How to Find Out If I Owe State Taxes

Contact the state revenue office to determine if you owe state taxes.

For most of us, paying state taxes is fairly routine once we have filed our federal income tax forms. However, for those who have moved to a different state during the year, or miscalculated a previous return, it is unpleasant to receive a tax bill and discover late fees, penalties and interest have been added to the original amount owed.

Because every state's filing requirements are different, there is no stock answer for finding out if you owe state taxes. While it should not be difficult to track the information down, it will require some time, as you make some phone calls or surf the Web.

Step 1

Search the internet for your state's Department of Revenue.

Search the Internet for your state's "Department of Revenue," "Division of Taxation" or a generic "(state name) state taxes." For instance, if you live in Kansas, type in "Kansas state taxes," and it will bring up the Kansas Department of Revenue.

Step 2

Look for the FAQs web page.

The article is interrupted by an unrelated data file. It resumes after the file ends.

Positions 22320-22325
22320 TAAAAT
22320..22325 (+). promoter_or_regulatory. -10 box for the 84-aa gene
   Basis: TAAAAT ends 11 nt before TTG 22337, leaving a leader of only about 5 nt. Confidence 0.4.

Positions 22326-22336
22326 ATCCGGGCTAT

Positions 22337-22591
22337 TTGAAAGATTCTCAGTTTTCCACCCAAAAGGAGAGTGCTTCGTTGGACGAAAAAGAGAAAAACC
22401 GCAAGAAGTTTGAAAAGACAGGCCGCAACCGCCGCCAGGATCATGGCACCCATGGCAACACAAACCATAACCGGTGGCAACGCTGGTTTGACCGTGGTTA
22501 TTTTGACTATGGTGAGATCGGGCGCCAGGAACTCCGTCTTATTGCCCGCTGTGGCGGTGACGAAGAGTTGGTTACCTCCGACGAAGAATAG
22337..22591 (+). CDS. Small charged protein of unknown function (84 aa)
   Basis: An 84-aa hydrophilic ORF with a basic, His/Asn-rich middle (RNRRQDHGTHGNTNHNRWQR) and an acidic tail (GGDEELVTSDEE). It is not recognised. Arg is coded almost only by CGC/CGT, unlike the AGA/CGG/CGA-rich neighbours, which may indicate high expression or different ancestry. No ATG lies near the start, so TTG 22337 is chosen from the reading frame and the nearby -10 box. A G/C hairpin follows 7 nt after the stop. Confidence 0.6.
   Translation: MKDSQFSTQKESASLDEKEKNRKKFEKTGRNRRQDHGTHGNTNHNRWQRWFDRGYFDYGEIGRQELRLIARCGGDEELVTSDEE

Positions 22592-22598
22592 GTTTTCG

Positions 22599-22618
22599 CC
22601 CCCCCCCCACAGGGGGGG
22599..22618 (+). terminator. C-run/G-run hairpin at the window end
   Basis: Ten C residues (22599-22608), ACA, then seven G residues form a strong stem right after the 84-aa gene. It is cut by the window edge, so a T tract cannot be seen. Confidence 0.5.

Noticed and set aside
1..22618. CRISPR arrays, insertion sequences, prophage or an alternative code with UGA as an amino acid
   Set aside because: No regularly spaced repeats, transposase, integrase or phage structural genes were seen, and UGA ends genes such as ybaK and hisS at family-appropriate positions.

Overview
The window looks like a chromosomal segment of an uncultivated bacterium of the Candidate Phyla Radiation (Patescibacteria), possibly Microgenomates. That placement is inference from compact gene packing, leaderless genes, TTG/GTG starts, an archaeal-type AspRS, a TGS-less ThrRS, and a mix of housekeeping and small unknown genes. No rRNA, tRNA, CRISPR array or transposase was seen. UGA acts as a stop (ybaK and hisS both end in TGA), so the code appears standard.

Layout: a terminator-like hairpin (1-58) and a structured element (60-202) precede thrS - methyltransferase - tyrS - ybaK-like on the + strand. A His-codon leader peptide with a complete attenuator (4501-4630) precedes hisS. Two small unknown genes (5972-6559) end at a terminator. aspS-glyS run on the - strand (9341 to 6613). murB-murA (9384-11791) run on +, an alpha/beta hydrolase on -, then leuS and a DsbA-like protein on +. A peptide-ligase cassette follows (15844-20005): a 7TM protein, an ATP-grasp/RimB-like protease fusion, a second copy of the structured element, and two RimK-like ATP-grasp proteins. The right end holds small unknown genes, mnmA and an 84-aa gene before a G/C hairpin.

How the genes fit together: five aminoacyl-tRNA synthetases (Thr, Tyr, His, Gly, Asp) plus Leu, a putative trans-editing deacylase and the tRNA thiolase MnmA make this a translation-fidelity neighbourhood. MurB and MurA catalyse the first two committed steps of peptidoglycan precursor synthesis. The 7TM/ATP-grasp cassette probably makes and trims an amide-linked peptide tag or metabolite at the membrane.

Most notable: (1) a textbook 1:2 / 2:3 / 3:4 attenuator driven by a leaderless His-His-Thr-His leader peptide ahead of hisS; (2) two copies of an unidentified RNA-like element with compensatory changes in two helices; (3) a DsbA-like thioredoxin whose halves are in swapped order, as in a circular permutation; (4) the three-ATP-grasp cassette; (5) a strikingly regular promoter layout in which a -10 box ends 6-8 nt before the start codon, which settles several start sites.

Look for the FAQs web page. It is likely that your state's taxation website will have the answer to your question listed in the "frequently asked questions." section, or a phone number to the exact department you will need to call.

Step 3

Look for the 'contact us' icon which will be available on each state's website.

Click on the "contact us" icon, which should be available on each state's website. This will direct you to a phone number where an employee can either verify the information for you, or direct you to someone who can.

Step 4

Use the phone book. It may be old fashioned, but it works.

Use the phone book. Old-fashioned, but effective, you can look up your state department of taxation in the phone book. In the "government" section, go to the state offices section. From there, look up "taxes", and find a number for your state's department of taxation.


If you speak with an employee who is particularly unhelpful, don't give up easily. If this person cannot answer your question, ask to be directed to someone such as a supervisor who can verify the information for you. Even if you owe taxes and your payment is now considered late, your state may offer an amnesty program, waiving the fees. Ask to speak to someone who specializes in late payments.


Keep a notebook and pen handy to record the date, time and name of anyone you speak to during your search. Just because an employee tells you that you do not owe state taxes does not mean that is correct. However, if you receive an unexpected bill later, you have some leverage to dispute any late fees based on the information you were given that you recorded.

Things You'll Need

  • Phone book or Internet

  • Telephone

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